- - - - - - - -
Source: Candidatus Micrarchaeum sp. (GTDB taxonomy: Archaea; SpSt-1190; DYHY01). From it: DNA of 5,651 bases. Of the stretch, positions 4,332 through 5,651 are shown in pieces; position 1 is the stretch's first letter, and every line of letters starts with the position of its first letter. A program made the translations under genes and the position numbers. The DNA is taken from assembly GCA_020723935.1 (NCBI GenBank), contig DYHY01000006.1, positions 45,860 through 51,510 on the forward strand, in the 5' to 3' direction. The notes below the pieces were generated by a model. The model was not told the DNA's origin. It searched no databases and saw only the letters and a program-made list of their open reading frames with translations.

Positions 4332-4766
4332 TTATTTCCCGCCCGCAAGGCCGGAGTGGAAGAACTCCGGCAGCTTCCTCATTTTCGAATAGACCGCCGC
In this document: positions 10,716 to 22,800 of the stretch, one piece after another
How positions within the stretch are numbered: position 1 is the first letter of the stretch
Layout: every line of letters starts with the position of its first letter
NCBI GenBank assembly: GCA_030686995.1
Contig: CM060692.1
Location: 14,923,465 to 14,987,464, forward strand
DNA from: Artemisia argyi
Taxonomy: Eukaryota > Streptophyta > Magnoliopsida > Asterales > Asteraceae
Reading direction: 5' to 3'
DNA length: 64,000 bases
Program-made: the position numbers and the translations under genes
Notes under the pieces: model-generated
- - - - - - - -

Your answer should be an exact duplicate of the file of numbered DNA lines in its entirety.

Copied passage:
Source: Candidatus Micrarchaeum sp. (GTDB taxonomy: Archaea; SpSt-1190; DYHY01). From it: DNA of 5,651 bases. Of the stretch, positions 4,332 through 5,651 are shown in pieces; position 1 is the stretch's first letter, and every line of letters starts with the position of its first letter. A program made the translations under genes and the position numbers. The DNA is taken from assembly GCA_020723935.1 (NCBI GenBank), contig DYHY01000006.1, positions 45,860 through 51,510 on the forward strand, in the 5' to 3' direction. The notes below the pieces were generated by a model. The model was not told the DNA's origin. It searched no databases and saw only the letters and a program-made list of their open reading frames with translations.

Positions 4332-4766
4332 TTATTTCCCGCCCGCAAGGCCGGAGTGGAAGAACTCCGGCAGCTTCCTCATTTTCGAATAGACCGCCGC
In this document: positions 10,716 to 22,800 of the stretch, one piece after another
How positions within the stretch are numbered: position 1 is the first letter of the stretch
Layout: every line of letters starts with the position of its first letter
NCBI GenBank assembly: GCA_030686995.1
Contig: CM060692.1
Location: 14,923,465 to 14,987,464, forward strand
DNA from: Artemisia argyi
Taxonomy: Eukaryota > Streptophyta > Magnoliopsida > Asterales > Asteraceae
Reading direction: 5' to 3'
DNA length: 64,000 bases
Program-made: the position numbers and the translations under genes
Notes under the pieces: model-generated